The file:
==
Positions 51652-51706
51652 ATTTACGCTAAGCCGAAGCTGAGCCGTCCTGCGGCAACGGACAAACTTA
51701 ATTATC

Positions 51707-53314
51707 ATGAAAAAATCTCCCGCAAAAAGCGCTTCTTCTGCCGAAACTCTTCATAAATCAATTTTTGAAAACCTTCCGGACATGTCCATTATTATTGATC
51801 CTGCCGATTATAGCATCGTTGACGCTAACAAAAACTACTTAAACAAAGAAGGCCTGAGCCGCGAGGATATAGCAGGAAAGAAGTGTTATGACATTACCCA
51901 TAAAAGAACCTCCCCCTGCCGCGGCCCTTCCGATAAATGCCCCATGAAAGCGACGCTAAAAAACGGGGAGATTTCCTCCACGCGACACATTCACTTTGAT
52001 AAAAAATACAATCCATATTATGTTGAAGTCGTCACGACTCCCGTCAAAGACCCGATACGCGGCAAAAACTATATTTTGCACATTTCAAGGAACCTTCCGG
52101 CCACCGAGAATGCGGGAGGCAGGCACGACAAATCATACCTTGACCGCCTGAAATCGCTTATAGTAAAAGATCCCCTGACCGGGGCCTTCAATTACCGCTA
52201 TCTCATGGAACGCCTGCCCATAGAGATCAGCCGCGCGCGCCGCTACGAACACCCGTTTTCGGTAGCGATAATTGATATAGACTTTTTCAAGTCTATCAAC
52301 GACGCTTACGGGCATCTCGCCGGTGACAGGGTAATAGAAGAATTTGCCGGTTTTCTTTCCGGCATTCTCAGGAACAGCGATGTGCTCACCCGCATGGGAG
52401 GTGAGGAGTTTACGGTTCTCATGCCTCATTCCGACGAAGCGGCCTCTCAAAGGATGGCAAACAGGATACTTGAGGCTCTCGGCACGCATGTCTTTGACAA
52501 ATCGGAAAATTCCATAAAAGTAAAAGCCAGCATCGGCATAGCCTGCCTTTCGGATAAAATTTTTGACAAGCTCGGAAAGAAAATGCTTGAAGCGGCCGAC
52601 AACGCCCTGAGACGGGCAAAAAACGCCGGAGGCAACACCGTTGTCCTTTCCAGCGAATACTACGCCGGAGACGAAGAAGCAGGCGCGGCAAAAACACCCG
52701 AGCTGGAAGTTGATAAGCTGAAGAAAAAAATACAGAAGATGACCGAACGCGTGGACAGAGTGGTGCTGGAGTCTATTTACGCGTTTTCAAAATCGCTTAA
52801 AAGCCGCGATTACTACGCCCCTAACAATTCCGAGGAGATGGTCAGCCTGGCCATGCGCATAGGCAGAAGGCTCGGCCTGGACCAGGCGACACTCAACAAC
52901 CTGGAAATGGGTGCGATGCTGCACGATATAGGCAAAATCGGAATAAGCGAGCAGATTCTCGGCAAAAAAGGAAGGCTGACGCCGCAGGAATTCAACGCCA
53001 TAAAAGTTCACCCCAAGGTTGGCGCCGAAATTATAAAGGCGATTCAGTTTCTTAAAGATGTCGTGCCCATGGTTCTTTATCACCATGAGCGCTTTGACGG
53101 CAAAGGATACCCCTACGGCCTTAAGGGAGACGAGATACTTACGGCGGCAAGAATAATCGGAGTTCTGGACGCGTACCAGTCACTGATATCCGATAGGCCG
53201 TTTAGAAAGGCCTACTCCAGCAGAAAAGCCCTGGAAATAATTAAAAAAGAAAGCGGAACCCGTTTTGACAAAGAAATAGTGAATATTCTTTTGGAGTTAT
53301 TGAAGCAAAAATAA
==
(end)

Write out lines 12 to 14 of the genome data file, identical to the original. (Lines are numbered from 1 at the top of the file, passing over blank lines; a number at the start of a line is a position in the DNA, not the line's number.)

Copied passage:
52401 GTGAGGAGTTTACGGTTCTCATGCCTCATTCCGACGAAGCGGCCTCTCAAAGGATGGCAAACAGGATACTTGAGGCTCTCGGCACGCATGTCTTTGACAA
52501 ATCGGAAAATTCCATAAAAGTAAAAGCCAGCATCGGCATAGCCTGCCTTTCGGATAAAATTTTTGACAAGCTCGGAAAGAAAATGCTTGAAGCGGCCGAC
52601 AACGCCCTGAGACGGGCAAAAAACGCCGGAGGCAACACCGTTGTCCTTTCCAGCGAATACTACGCCGGAGACGAAGAAGCAGGCGCGGCAAAAACACCCG